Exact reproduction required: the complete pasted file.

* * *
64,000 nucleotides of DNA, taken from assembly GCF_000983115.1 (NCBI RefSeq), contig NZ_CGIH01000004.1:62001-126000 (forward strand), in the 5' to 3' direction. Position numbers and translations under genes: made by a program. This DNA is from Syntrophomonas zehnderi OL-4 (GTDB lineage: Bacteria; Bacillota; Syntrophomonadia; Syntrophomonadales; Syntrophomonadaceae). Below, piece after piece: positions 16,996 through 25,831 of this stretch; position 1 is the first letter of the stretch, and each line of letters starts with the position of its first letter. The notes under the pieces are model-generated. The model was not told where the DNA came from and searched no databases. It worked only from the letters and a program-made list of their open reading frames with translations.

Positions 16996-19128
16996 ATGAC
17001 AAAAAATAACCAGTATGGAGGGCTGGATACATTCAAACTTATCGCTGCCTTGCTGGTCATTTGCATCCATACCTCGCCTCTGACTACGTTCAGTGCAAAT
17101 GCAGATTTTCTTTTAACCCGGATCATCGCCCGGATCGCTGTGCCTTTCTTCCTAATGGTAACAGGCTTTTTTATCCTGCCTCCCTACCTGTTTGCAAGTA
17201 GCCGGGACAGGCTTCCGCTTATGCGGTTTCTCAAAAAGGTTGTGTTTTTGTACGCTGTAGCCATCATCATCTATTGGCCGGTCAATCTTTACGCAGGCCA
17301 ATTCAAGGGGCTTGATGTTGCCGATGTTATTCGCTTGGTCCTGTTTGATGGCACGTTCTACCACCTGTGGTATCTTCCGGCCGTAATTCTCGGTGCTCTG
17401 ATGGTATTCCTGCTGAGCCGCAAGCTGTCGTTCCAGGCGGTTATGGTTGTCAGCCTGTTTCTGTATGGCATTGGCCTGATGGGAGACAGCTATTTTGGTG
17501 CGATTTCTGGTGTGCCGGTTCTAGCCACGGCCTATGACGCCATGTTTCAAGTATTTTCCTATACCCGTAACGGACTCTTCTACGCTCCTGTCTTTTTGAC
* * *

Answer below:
64,000 nucleotides of DNA, taken from assembly GCF_000983115.1 (NCBI RefSeq), contig NZ_CGIH01000004.1:62001-126000 (forward strand), in the 5' to 3' direction. Position numbers and translations under genes: made by a program. This DNA is from Syntrophomonas zehnderi OL-4 (GTDB lineage: Bacteria; Bacillota; Syntrophomonadia; Syntrophomonadales; Syntrophomonadaceae). Below, piece after piece: positions 16,996 through 25,831 of this stretch; position 1 is the first letter of the stretch, and each line of letters starts with the position of its first letter. The notes under the pieces are model-generated. The model was not told where the DNA came from and searched no databases. It worked only from the letters and a program-made list of their open reading frames with translations.

Positions 16996-19128
16996 ATGAC
17001 AAAAAATAACCAGTATGGAGGGCTGGATACATTCAAACTTATCGCTGCCTTGCTGGTCATTTGCATCCATACCTCGCCTCTGACTACGTTCAGTGCAAAT
17101 GCAGATTTTCTTTTAACCCGGATCATCGCCCGGATCGCTGTGCCTTTCTTCCTAATGGTAACAGGCTTTTTTATCCTGCCTCCCTACCTGTTTGCAAGTA
17201 GCCGGGACAGGCTTCCGCTTATGCGGTTTCTCAAAAAGGTTGTGTTTTTGTACGCTGTAGCCATCATCATCTATTGGCCGGTCAATCTTTACGCAGGCCA
17301 ATTCAAGGGGCTTGATGTTGCCGATGTTATTCGCTTGGTCCTGTTTGATGGCACGTTCTACCACCTGTGGTATCTTCCGGCCGTAATTCTCGGTGCTCTG
17401 ATGGTATTCCTGCTGAGCCGCAAGCTGTCGTTCCAGGCGGTTATGGTTGTCAGCCTGTTTCTGTATGGCATTGGCCTGATGGGAGACAGCTATTTTGGTG
17501 CGATTTCTGGTGTGCCGGTTCTAGCCACGGCCTATGACGCCATGTTTCAAGTATTTTCCTATACCCGTAACGGACTCTTCTACGCTCCTGTCTTTTTGAC